WI. paper mills have been going extinct since the 90's, and this little railroad, with it's 6 miles of track, and the PCA keeps things going, and people working.

Being taken over by the G&Y has helped keep this a reality.

The TR handles about 8,000 carloads a year, interchanging with the CN.

The G&Y along with others, like Progressive Rail, I think, help short lines keep operating.

Just my My 2 Cents worth Bearman. 

Mike.

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Posted by BRAKIE on Sunday, February 24, 2019 9:10 AM

bearman

It looks like the Genessee & Wyoming is some sort of holding company which gobbles up short lines.

 

Bear,They also bought Rail America and all its short lines..

GWI started as a 14.5 mile long short line that served one salt mine-the Genesee & Wyoming Railroad.

Larry

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Posted by mbinsewi on Sunday, February 24, 2019 9:12 AM

dehusman
For example, there are shortline/switching lines that had two engines so they wouldn't need a run around and could switch facing and trailing point switches. 

The Wisconsin Northern owned by Progressive Rail, does this.  Their two main locos are a pair of GP15's, sometimes struggle with the length of trains they move, so usually a SW1500 trails, to help with the load, and do switching as they go.

Mike.

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Posted by bearman on Sunday, February 24, 2019 9:40 AM

I did not mean gobble up in a negative way.

Bear "It's all about having fun."

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Posted by wjstix on Tuesday, February 26, 2019 8:14 AM

bearman

Larry, I don't think I was very clear with my second question.  Would a short line send a locomotive out to just pick up cars from, say, customers A, B, and C without dropping any cars off either at those customers or customers D and E?

 
In recent years, shortlines have often been formed to take over branchlines of larger railroads, because the big roads can't make a profit on the line, or at least not make enough profit to make it worth their while. One reason might be the line has customers that only need occassional service, like a lumber yard getting a car or two a week or a stone quarry that ships out a couple of hopper cars every other day.
Stix
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Posted by BRAKIE on Tuesday, February 26, 2019 6:57 PM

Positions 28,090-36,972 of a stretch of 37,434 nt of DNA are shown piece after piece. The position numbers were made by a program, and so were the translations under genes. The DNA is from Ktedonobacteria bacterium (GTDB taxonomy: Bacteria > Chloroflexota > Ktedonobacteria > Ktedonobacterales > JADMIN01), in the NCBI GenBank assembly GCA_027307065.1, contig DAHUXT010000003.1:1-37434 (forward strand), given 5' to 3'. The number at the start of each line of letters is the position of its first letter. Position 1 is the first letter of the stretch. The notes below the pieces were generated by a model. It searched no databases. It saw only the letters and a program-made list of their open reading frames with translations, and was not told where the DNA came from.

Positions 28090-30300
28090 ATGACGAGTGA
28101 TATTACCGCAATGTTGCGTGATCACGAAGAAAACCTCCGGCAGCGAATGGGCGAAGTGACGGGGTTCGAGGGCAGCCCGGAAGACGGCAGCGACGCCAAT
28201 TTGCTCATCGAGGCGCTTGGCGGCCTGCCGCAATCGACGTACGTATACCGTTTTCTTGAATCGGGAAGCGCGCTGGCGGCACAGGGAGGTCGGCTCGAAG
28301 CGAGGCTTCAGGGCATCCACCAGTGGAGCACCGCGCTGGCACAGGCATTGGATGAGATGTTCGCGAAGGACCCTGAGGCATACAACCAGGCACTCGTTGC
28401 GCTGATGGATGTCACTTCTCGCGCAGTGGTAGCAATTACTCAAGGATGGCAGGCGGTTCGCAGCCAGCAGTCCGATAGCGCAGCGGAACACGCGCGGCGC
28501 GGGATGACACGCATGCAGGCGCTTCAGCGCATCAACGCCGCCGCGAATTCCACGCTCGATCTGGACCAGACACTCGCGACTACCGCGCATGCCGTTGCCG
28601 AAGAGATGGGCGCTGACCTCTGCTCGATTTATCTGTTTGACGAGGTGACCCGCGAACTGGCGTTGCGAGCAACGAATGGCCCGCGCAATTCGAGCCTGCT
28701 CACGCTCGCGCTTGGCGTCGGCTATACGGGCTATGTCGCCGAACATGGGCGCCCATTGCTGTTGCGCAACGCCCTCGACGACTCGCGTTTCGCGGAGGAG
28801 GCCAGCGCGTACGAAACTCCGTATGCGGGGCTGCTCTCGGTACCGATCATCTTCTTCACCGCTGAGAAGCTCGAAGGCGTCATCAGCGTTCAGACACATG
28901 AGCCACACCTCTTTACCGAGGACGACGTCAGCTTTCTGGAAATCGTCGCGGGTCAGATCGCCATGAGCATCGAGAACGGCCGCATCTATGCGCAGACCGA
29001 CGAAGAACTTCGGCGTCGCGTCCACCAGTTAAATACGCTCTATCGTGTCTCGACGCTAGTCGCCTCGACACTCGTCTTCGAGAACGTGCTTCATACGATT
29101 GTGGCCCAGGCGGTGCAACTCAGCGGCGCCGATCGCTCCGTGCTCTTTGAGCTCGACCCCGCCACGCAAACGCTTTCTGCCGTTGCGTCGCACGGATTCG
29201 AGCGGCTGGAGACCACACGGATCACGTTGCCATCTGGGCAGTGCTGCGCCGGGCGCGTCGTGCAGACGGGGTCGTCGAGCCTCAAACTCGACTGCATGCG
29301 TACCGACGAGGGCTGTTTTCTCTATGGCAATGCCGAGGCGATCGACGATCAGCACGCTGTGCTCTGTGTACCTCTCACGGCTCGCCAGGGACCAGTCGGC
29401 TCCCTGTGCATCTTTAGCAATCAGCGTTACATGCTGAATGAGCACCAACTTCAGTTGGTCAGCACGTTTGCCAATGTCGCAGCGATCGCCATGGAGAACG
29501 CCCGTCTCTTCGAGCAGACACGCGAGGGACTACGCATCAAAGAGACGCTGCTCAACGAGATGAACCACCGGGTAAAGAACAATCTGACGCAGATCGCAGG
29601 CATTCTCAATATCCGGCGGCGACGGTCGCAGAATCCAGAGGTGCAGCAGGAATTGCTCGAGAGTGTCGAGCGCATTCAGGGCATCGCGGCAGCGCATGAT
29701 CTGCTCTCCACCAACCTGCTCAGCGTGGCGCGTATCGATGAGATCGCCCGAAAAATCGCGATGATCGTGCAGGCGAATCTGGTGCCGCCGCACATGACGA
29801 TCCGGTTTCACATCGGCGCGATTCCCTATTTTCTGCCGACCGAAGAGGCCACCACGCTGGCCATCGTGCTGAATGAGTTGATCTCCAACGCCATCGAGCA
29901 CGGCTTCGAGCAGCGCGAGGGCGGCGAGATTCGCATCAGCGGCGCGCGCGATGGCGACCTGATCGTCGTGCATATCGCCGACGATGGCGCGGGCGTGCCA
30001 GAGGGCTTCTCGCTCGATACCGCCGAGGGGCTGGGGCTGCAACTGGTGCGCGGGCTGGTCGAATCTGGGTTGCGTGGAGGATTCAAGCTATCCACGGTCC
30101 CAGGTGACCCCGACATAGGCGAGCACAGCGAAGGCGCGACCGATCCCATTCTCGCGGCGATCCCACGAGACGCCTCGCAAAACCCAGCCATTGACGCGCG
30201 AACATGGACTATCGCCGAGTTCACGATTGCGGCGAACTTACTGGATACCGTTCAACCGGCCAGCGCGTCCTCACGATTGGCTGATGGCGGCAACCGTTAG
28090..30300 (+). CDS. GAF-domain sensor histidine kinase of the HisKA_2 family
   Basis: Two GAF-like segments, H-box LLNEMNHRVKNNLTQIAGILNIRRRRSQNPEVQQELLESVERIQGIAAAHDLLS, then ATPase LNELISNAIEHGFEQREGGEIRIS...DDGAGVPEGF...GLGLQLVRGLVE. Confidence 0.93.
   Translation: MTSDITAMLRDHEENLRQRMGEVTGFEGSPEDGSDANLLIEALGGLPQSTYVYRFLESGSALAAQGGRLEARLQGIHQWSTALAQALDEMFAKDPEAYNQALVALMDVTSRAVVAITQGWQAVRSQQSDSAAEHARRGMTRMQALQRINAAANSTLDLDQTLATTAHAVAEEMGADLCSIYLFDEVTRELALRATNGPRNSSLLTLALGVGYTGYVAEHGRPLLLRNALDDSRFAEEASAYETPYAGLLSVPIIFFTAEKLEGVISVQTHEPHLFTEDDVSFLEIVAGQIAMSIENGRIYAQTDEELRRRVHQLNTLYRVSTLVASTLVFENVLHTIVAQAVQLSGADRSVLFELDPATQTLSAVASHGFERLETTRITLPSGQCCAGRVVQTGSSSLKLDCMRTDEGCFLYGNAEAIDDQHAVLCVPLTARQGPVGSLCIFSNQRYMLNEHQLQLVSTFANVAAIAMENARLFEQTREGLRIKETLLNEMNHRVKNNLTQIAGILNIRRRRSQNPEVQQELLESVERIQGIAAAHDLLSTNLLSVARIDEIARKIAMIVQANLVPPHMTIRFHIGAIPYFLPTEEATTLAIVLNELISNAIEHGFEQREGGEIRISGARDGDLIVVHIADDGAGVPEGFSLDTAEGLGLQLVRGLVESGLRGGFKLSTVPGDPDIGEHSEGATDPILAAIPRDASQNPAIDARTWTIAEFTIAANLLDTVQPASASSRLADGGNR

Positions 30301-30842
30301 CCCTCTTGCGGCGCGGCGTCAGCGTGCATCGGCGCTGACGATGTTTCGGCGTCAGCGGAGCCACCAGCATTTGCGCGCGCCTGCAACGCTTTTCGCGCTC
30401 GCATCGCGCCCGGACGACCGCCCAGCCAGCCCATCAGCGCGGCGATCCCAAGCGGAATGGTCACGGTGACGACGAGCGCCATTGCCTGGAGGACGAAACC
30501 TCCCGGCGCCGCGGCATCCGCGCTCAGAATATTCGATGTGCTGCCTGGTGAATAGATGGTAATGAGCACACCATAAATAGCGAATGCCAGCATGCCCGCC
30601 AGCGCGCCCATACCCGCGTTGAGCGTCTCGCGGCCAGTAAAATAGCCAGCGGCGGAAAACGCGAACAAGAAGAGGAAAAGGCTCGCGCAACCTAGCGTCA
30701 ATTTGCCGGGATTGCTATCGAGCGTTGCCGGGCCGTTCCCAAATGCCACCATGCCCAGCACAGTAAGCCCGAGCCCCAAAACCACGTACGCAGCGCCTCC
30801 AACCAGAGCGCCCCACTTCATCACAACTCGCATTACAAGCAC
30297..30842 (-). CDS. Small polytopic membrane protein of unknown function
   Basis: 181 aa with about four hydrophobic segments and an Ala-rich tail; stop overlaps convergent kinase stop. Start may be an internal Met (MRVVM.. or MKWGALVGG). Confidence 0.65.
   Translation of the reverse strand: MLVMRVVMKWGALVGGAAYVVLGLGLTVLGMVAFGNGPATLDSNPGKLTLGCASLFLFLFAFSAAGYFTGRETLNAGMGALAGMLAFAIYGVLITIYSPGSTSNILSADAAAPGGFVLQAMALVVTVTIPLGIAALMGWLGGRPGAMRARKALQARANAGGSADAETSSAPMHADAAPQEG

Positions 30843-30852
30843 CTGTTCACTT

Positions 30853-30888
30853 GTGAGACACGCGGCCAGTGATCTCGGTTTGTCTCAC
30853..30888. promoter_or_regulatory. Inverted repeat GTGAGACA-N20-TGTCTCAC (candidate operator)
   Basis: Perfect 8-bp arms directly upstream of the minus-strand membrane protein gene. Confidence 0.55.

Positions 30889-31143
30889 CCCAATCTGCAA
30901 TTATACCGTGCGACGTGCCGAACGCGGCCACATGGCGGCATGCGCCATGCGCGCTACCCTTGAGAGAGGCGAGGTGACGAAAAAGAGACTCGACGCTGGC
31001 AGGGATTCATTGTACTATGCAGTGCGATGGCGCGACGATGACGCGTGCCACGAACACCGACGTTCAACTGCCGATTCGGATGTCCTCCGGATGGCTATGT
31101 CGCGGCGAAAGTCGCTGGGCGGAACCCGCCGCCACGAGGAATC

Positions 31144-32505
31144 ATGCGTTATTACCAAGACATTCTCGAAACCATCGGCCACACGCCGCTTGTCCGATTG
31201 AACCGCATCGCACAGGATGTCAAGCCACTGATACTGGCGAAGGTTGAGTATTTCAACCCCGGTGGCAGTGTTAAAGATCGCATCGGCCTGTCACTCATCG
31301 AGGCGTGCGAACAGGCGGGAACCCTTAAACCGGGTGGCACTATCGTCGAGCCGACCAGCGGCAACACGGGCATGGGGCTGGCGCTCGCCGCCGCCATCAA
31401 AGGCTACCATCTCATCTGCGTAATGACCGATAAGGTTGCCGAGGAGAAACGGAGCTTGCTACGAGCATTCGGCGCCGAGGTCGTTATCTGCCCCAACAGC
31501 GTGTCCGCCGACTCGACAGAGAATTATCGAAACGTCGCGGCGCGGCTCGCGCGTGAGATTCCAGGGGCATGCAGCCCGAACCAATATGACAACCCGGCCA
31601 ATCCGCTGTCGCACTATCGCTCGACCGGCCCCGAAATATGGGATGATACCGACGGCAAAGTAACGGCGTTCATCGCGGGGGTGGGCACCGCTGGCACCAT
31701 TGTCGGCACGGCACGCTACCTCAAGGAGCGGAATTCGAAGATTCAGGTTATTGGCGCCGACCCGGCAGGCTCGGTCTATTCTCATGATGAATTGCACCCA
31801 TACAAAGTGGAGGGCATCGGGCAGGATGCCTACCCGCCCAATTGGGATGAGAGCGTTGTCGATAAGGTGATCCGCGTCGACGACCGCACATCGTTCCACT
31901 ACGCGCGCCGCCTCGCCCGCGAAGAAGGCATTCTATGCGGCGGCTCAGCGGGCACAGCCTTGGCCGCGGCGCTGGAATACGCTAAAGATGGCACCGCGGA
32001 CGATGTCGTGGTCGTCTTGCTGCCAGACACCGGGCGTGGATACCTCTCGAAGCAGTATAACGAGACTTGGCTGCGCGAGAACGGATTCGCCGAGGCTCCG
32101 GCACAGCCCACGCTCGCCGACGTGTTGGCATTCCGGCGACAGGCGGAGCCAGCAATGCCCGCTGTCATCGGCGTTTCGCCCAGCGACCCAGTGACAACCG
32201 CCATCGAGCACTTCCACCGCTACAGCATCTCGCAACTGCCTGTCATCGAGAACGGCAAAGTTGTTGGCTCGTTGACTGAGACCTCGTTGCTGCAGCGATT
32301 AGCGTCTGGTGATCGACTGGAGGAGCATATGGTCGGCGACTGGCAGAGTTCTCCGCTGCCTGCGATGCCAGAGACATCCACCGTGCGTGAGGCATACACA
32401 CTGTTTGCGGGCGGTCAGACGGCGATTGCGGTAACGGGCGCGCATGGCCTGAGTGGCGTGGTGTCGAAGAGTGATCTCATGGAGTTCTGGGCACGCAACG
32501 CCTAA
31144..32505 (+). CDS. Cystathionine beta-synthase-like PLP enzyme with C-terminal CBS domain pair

wjstix
a stone quarry that ships out a couple of hopper cars every other day.

In some areas that is seasonal like National Lime at Spor,Ohio,it can ship 60 car trains twice a week during the "construction season" and nothing for weeks during the winter.

Larry

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Posted by mbinsewi on Tuesday, February 26, 2019 7:58 PM

I guess to answer Bearman's question directly, we could see what Wiki has to say:

https://en.wikipedia.org/wiki/Shortline_railroad

Mike.

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Posted by richg1998 on Saturday, March 02, 2019 11:35 AM

I originally posted in shortline economis. Probably belongs here.

You might be interested in a short line a few miles from me. It use to come through my small ciy which is now a rail trail.

Lots of product distribution in the Westfield area.It has expanded the past ten years. Big box companies require a lot of products. Even local lumber compnies. New buildings and sidings added the past years. More trailer trucks to and from these buldings at the turnpike entrance.

In the Yard, many trailer trucks pickup plastic pellets from tank cars. One coating company takes a few cars for unloading for product production.

When I lived in Westfield, a distribution area was developing. It is now, Boise-Cascade distribution center on a CSX siding not far from the Pioneer Valley interchange. Not sure who services this place. It is quite large now. Maybe Pioneer Valley or Springfield Terminal. West Springfield yard is not far away.

https://www.pinsly.com/services-solutions/pioneer-valley-railroad/

The line is sixteen miles long. I sometimes go to the yard in Westfield, Ma and watch from an overhead bridge near the CSX interchange.

It has a track past a company I use to work at in Holyoke. I use to have lunch at a siding in the good weather. A turnout in front of me had no lock. I see cars parked there now on GPS at times so it must have a lock now. I do remember seeing a high rail pickup when I would come into work stopped at the beginning of the siding. I rretired in 2006.

Nearby, they connect with Pan Am Railways mainline.

You can see everything on Google maps.

Many times rolling stock are stored in Holyoke on sidings near old mills.

Last I saw a CF-7 being used. I did see those on a roster list sometime ago.

Rich

If you ever fall over in public, pick yourself up and say “sorry it’s been a while since I inhabited a body.” And just walk away.